Philadelphia is already the site of plenty of driver/biker conflict.
But one side may be getting reinforcements soon.
This spring, 60 stations housing 600 Philadelphia Bike Share bicycles will appear around the city.
“I can drop my daughter off, pick up a bike and head to City Hall,” said Carniesha Kwashie, a grant manager for Philadelphia Bike Share at the Mayor’s Office of Transportation and Utilities. “Taking a bike is easier than waiting for SEPTA, and I get a good workout too.”
After an incident-free two-week test in the Navy Yard where the bikes and stations remaining operational despite heavy rain and freezing temperatures, the program’s development team is more optimistic than ever.
“These are invincible,” said Brett Tongco, business development manager at B-Cycle, which designed the model of bicycle that Philly Bike Share will use.
The $6 million project’s funding is split 50-50 between the city and a mix of federal and foundation funding.
Rental fees have not yet been finalized. A monthly membership will cost “a few dollars a week,” according to Andrew Stober, chief of staff at the Mayor’s Office of Utilities and Transportation. Bikes will also be rentable with a quick swipe of a credit card at rates by the half-hour.
“This lowers the barriers for the person who hasn’t gotten around to buying a bike, hasn’t saved up the money, has been a little nervous about buying it,” said Katie Monroe, Bike Share Outreach manager at the Bicycle Coalition of Greater Philadelphia. “This gets new people riding.”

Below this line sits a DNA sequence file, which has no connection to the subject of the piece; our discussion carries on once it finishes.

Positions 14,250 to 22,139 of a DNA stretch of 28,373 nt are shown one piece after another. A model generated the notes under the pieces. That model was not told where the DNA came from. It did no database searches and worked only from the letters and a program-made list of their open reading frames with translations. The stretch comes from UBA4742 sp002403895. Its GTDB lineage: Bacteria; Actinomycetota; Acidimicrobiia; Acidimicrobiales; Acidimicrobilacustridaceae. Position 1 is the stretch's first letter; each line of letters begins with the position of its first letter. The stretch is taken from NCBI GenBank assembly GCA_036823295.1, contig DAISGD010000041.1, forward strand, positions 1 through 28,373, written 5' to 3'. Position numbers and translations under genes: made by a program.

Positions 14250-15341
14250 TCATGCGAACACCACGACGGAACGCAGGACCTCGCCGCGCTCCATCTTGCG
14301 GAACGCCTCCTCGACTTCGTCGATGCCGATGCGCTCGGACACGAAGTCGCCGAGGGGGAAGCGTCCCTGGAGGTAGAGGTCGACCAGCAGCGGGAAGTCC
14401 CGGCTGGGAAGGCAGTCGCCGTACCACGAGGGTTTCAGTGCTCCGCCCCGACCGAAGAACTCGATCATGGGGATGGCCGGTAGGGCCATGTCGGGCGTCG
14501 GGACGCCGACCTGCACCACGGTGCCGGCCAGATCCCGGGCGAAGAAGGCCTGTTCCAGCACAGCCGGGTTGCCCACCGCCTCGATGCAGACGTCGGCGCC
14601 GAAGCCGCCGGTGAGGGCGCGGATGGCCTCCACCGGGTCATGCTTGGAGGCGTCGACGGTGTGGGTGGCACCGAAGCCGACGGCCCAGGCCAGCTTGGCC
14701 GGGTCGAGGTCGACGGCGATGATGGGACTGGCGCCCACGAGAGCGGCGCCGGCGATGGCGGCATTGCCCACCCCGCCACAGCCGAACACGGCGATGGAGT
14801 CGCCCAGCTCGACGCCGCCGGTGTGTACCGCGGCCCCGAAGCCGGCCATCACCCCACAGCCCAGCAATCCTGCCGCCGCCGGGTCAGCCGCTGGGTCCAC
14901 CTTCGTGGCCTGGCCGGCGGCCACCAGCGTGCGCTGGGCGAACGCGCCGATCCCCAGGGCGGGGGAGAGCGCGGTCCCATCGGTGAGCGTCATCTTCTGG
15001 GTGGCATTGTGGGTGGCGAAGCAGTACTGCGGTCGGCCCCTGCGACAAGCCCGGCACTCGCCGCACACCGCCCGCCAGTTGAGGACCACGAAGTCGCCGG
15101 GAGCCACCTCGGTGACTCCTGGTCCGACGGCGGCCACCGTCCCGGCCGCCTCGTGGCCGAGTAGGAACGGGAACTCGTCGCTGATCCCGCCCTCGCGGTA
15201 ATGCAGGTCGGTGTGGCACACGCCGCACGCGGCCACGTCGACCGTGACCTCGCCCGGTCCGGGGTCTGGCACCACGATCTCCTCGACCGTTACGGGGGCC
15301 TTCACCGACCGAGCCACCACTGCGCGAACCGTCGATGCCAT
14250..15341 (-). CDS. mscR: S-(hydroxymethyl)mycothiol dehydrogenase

“Bike share can and should be a catalyst for more bike infrastructure in the city,” she said, mentioning bike lanes specifically.
It’s unclear at this point what, if any, affect bike rentals could have on the bike shop market.
“I’m not stressed out about it,” said Monica Pasquinelli, owner of Firehouse Bicycles in West Philly. “I think if anybody finds themselves using them a lot they’d eventually break down and get a bike.”
Even taxi drivers believe their business will be buoyed by the program.
“In other cities, it elevates taxi drivers’ income,” said Ronald Blount, president of the Taxi Workers Alliance of Pennsylvania.
Blount said he’s heard there could be as many as 150 more fares a day.
“People will, say, take a bike from Center City to West Philly, attend a meeting or go to class, and at the end of the day they may be too tired to ride back and they flag down a cab. That’s a customer we never would have gotten,” he said.
But citizens have their concerns.
“It’s great, if you can address the safety issue,” Nicole Kahn, 42 said of Bike Share. “It’s really stressful driving in the city — cyclists add to that.”
Philadelphia Bike Share won’t require riders to wear helmets, but will encourage helmet use and seek ways to provide inexpensive helmets to Bike Share members, Stober said. Ultimately riders are liable for their own safety.
A sponsor has not yet been announced for Philadelphia Bike Share. New York City has the Citibike rental program and London has Barclays Cycle Hire.’
(The map below shows where bicycle crashes have happened in the Philly area between 2007 and 2012. Map credit toAzavea/CartoDB)